Remember the end bedroom? We took the walls off, and then painted the hull wall, and there it rested for ages, mainly because we needed to weld tabs onto the hull to attach battens to hold the wall up and we didn't have the facilities to do that. When Simon kindly lent us his inverter welder (Having set Lorna off on the path to learning welding we could finally start making progress again. Hurrah!
Incidentally, we were originally going to get a builder in to do the work, but when two separate guys made us wait two weeks before they could come to have a look at what needed doing and then pulled out of coming round at the last minute, we thought 'sod it' and decided to do it ourselves.
So, this was the room a few weeks ago:
As part of stripping it back, we decided to take down one of the chipboard ceiling panels (which you can just see at the top of the pcture), just to check the state and extent of the insulation underneath and make sure all was ok before we fixed insulation and then nice smooth ply panels onto the underneath of it. Then we'd be nicely insulated and it'd all look smart.
When we took down the ceiling we found this AMAZING original wooden ceiling underneath, which looked awesome. Now we had a dilemma, go with the original plan and cover over the ceiling again with more insulation, but lose the great ceiling, or come up with a new plan and leave the ceiling uncovered. Just when we thought we had it all sorted...
We decided to leave the ceiling visible, and put insulation on TOP of the roof, rather than underneath on the ceiling, so hopefully that will work out. We're leaving it for now, rather than do the roof work during the coldest weather EVER.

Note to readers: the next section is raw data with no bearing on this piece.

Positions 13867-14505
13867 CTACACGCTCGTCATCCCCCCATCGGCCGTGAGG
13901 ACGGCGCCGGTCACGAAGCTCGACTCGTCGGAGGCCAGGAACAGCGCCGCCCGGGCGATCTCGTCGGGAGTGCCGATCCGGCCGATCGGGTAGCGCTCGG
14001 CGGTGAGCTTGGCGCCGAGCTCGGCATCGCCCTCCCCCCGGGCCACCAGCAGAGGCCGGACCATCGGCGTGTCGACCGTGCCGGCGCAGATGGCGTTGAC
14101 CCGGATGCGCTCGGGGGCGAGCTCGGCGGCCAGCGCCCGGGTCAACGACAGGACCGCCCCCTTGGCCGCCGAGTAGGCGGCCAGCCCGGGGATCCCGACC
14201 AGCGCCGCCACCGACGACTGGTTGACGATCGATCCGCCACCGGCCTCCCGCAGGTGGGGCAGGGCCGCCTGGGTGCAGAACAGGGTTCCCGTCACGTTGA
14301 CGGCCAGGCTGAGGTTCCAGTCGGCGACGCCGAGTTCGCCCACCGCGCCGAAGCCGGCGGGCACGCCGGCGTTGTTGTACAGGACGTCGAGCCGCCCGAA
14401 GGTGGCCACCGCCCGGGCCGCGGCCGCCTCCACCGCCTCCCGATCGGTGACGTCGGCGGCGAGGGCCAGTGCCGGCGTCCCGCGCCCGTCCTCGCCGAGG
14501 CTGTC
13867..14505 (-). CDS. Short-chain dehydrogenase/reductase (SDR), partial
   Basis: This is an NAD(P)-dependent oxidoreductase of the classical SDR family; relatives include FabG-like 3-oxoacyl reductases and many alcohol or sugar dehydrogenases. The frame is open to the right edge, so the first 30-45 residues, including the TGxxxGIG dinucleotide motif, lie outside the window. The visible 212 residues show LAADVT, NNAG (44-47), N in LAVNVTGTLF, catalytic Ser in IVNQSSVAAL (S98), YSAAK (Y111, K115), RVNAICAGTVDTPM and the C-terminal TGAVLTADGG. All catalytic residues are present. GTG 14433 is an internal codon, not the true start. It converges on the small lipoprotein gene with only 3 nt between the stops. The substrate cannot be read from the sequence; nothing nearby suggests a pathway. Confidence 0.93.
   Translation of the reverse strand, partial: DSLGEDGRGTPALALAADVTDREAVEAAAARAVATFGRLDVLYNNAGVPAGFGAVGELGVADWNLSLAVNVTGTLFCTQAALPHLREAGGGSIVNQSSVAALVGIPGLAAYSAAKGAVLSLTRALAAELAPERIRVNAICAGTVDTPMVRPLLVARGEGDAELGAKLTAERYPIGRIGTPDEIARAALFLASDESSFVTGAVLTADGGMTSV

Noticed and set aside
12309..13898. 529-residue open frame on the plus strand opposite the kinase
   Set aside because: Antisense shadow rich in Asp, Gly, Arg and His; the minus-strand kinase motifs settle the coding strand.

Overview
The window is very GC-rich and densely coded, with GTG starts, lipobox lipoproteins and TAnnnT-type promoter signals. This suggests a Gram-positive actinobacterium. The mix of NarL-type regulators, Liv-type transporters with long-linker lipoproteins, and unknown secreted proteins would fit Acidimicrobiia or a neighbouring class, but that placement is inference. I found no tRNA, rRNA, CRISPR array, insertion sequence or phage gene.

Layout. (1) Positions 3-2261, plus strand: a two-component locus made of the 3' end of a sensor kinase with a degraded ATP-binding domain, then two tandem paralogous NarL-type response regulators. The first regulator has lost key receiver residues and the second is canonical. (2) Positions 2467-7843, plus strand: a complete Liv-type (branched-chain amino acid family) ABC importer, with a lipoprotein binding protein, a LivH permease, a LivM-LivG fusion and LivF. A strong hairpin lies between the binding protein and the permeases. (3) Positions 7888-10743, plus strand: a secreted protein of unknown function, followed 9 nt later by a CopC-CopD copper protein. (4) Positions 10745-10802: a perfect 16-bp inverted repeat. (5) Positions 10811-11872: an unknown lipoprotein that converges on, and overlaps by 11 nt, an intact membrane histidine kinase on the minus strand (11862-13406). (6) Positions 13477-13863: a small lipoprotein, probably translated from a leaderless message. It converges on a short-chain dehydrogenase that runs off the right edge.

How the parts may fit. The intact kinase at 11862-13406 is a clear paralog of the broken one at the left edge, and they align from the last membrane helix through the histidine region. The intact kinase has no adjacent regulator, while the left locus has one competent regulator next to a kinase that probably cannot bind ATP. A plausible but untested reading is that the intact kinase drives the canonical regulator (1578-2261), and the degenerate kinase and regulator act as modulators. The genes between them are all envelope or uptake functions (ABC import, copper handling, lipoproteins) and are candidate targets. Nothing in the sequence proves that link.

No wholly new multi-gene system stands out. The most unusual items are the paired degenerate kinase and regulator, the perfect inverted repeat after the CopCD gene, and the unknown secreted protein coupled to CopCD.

In the meantime, we still had a room to renovate. As you can see, there was still a long way to go:
The first step was to weld tabs onto the wall to hold battens, i ground the paint off the ribs
and then Lorna welded lengths of angle iron on to hold the battens
We then had to drill holes to screw into the battens through. This proved to be very time consuming and hard work, even with the right metal drill bit, and so for subsequent tabs we used pre drilled steel brackets from screwfix.
At this stage, before adding all the battens, we cut tons of 40mm celotex sheet to size and fitted it between the ribs, possibly the most satisfying job in the world and the first time we really felt that we were improving the insulation situation and adding to the boat, rather than just destroying what was there before.
In order to create an impermeable membrane, we then used Timzim's trick of filling the gaps around the edges of each panel with spray foam, which worked brilliantly.
Then it was time to get battening. We used a load of the battens that had been supporting the ceiling panels that we had removed
and our shiny new mitre saw
to build a framework at the top of the wall which we filled with celotex panels and one on the bottom over the clotex that was between the ribs, which we then filled with the rockwool insulation that had originally been behind the walls.
We then joined up the top and bottom frames with the Tricky Sloping Bit, made infinitely easier by the angle settings on the mitre saw
and filled in the top section with celotex, covering the still exposed metal lip of the top section of the hull.
We also put frameworks in, and filled with celotex, along the top section of the adjacent wall and generally covered every inch of bare metal that we could find with insulation.
There were even a couple of places where we could see daylight (and feel the cold winter wind!) through gaps in corners, so these got filled with foam too, nicely sealing them up.
The next stage is to reconstruct the stud wall between the bedroom and the corridor (the wall should be behind you in this picture,
but the framework is actually leaning up against the right hand wall) and then skin all the framework walls with plywood. Then when the frame around the porthole is sorted, electric sockets are mounted back into the walls, the light is wired into the roof, and we've put a door in, we'll be sorted! easy....